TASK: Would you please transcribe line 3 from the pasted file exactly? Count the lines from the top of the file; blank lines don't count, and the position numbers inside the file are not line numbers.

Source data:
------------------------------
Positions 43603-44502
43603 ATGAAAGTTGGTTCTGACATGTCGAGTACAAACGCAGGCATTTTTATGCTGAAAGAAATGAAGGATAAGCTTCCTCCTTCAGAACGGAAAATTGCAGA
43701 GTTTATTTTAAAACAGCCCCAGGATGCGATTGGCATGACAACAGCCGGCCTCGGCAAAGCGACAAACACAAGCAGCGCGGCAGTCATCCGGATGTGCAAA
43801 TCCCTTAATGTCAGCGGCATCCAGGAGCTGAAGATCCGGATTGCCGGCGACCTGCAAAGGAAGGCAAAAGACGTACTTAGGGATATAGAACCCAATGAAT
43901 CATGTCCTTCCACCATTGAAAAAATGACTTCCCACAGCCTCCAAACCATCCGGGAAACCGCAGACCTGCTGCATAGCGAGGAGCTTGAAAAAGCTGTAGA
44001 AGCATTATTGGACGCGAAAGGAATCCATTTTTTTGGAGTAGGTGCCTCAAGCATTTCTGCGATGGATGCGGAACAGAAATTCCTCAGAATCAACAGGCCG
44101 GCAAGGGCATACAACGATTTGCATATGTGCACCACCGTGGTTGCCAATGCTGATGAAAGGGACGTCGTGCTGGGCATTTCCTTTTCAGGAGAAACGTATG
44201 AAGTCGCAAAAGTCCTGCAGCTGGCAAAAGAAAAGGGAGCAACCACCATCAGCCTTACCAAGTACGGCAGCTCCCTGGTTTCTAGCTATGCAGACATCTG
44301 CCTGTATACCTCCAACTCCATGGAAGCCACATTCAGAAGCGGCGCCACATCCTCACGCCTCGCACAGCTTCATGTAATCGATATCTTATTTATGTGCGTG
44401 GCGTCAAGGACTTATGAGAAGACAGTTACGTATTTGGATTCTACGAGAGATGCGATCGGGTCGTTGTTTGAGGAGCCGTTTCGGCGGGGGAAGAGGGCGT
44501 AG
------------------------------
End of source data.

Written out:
43701 GTTTATTTTAAAACAGCCCCAGGATGCGATTGGCATGACAACAGCCGGCCTCGGCAAAGCGACAAACACAAGCAGCGCGGCAGTCATCCGGATGTGCAAA